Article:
I wonder if Gabba will try them with olives?

Thursday, September 23, 2010

Nanaparents Day

This is Grandparent's Day at Parkersburg Catholic School which started off with a Mass. The entire side of the gymnasium bleachers were fillled with  grandparents and excited students.

The Handbell Choir played beautifully 3 Hymns: Kyrie, Let There Be Peace on Earth"  - can never say that without finishing up with and "Let it begin with me" and Onward Christian Soldiers
After the Mass several hundred grandparents lined up for the Lunch Brunch from Tim Horton's in the cafeteria. This is nana, gabba and sillie face. 
We missed having our picture taken with the Crusader, their mascot, so we took this picture with the"BF's".

Mrs. McBrayer - Language Arts 

I was also introduced to Ms. Vincent the science teacher and I was proud and impressed with the projects that Gabba shared with me;  I loved the stamens and pistils on the flower model and the Solar System model was excellent.
We went and looked at the lockers. Gabba's was very neat and organized. She showed me her beautiful binder that she had decorated with sequins and sparkly decorations.

This is Michael C. When Gabba was little she had an imaginary brother named Michael.
Guess who showed up at Catholic School.
The teachers assume they are brother and sister but they are not, just very good friends.
I was glad to hear that Michael looks after his "little sister"

We were challenged to take on the Academic Challlenge Team. The lovely lady sitting next to me turned out to be Michael's Grandmother. She told me that 3 generations of her family have attended this Catholic School.  She did, Michael's mother and now Michael.  She knew an incredible amount about the early settlers to Mid Ohio Valley and answered many questions that no one else knew the answer to.
Now I want to address some of the questions that I knew the answers to. Because I had listened to my children practicing music, I knew about Steven Foster - even my grandies recognized his name when they practiced their instruments and saw his name on their music. I knew the two sequels - acutally more of them to Star Wars, because our family has been watching Star Wars for over 20 years.  For many years it was a Christmas Tradition to watch all the movies when the kids came home from college. My favorite hard question was about equi hippos,  I remember seeing that at the York County Museum where my daughter went to college.  I freely admit to being a dork and love to go to places and learn about new things.

My grandie and adopted grandie said goodbye and I hope to get an invitation next year. I was really impressed with the school and the professionalism and graciousness that the teachers and staff exhibited during Granparents' Day Celebrations.

The special events did not stop happening. My son in law made me a special breakfast, Banana Split waffles which I really loved and thanked him for.

And finally the Piece de Resistance. Still yet another surprise and this was the biggest one of all.

My very own  shocking pink Chuck Taylors which I have worn since Grandparent's day and am thinking about wearing to Gabba's wedding.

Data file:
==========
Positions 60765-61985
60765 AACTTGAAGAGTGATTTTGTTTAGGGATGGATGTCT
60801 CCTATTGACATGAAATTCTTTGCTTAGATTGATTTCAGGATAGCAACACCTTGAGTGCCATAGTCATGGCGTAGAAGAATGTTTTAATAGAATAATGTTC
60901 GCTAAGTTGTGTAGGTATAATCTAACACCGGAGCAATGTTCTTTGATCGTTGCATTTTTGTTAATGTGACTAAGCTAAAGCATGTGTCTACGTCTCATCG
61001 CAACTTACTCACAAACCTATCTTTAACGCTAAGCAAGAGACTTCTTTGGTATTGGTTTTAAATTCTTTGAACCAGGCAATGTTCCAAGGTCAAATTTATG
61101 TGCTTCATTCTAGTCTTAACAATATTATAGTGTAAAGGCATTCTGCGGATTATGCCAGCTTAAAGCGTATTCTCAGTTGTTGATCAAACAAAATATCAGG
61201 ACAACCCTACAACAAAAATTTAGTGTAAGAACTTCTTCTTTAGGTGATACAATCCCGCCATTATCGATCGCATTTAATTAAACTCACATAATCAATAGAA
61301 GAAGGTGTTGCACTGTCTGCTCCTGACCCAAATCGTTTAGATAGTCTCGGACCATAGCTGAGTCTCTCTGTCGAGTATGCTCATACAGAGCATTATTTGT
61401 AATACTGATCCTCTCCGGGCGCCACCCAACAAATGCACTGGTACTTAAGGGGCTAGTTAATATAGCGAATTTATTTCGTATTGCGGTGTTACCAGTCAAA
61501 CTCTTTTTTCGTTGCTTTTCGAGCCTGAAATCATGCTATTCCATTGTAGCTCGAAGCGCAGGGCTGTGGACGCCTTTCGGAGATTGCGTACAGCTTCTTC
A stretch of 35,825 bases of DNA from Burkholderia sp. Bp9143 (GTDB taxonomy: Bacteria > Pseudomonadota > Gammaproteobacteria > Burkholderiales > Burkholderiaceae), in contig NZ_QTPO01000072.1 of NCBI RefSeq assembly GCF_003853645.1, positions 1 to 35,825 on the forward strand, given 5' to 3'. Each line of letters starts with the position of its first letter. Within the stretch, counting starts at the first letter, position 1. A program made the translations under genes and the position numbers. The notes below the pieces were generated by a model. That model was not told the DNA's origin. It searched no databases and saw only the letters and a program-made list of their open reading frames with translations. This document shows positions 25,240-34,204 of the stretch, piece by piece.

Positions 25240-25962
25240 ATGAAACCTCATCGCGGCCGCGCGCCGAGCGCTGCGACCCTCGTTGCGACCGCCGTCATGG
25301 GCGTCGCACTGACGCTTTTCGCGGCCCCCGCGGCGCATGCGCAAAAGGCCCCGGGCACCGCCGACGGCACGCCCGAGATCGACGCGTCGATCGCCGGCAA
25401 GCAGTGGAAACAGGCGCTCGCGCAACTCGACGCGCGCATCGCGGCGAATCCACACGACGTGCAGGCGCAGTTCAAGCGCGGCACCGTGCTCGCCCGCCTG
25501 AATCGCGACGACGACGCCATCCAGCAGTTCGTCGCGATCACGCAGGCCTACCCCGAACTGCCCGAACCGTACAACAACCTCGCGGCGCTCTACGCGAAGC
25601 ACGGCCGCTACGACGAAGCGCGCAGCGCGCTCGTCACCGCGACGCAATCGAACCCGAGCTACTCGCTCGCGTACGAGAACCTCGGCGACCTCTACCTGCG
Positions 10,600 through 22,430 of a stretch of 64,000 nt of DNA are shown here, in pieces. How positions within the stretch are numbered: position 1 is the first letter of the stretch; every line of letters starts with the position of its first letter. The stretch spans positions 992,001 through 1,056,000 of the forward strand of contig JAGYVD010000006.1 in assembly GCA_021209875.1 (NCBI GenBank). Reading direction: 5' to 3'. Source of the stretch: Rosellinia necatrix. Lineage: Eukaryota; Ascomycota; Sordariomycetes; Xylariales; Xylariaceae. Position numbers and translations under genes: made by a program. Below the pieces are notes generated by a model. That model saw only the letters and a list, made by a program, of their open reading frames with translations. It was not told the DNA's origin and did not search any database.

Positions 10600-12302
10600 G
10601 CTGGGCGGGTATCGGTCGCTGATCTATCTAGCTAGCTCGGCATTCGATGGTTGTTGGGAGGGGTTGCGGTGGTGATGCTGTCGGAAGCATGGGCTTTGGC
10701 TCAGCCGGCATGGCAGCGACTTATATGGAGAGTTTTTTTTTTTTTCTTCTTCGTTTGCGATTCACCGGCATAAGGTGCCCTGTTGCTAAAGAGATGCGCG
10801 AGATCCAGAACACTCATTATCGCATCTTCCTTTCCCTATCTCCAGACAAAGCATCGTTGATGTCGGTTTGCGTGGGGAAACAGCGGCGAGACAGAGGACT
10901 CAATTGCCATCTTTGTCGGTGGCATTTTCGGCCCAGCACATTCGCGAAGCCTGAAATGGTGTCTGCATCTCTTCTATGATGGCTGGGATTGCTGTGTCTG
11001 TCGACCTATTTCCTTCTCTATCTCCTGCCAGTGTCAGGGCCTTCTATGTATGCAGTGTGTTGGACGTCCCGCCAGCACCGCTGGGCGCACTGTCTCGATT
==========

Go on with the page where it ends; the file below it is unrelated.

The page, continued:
Thank you all so much for all the caring and sharing you did with me on this special weekend.

National Museum of American Museum Smithsonian

This summer my daughter took my four granddaughters and I to the National Museum of American History part of the Smithsonian Museum complex in Washington DC. We began the day by attending mass at the National Cathedral and then she led us on an ambulatory of the radiating side chapels. We prayed at some of the chapels and identified Saints. My favorite chapel is Our Lady of Guadalupe where over the years I have sought solace.

We then drove over to the National Museum of American History and went on a Scavenger Hunt using the Brochure we were given to find the dozen or so items. The Grandies had a lot of fun doing a full museum search. We also got to see some very special exhibits. Here they are in front of the favorite First Ladies Dress - Michelle Obama's- and you can see them holding their scavenger hunt brochure.

One of the girls' favorites was the First Ladies Exhibit in which we saw their inaugural gowns, jewelry, shoes and personal items. They loved Michelle's Obama's Dress which was designed by Jason Wu. It was made out of chiffon with the fluffy feather like appliques that made the dress look like it was floating. The dress, jewelry and shoes were stunning.

What surprised me the most is how big her feet are - maybe a size 12? This is very significant to me because I also have very large feet, now a size 11 and was rather ashamed of them growing up until I found out that Jacqueline Kennedy had a size 10 when I had a size 10 in high school.

This was the inaugural dress that of Jacqueline Kennedy wore - my favorite First Lady. They even had her pearls which I have loved and admired always. The day is coming when I will wear only pearls. Don't they just make you feel dressed up and elegant?

Notice she chose not to display her shoes however.

We then went to see the iconic National Treasures of Popular Culture. My youngest granddaughter was fascinated by Kermit the Frog in a display case and thought Dorothy's red sequin shoes very pretty.
I was fascinated by the Scarlett O'Hara's green velvet curtain dress worn by Carol Burnett in an episode I actually saw.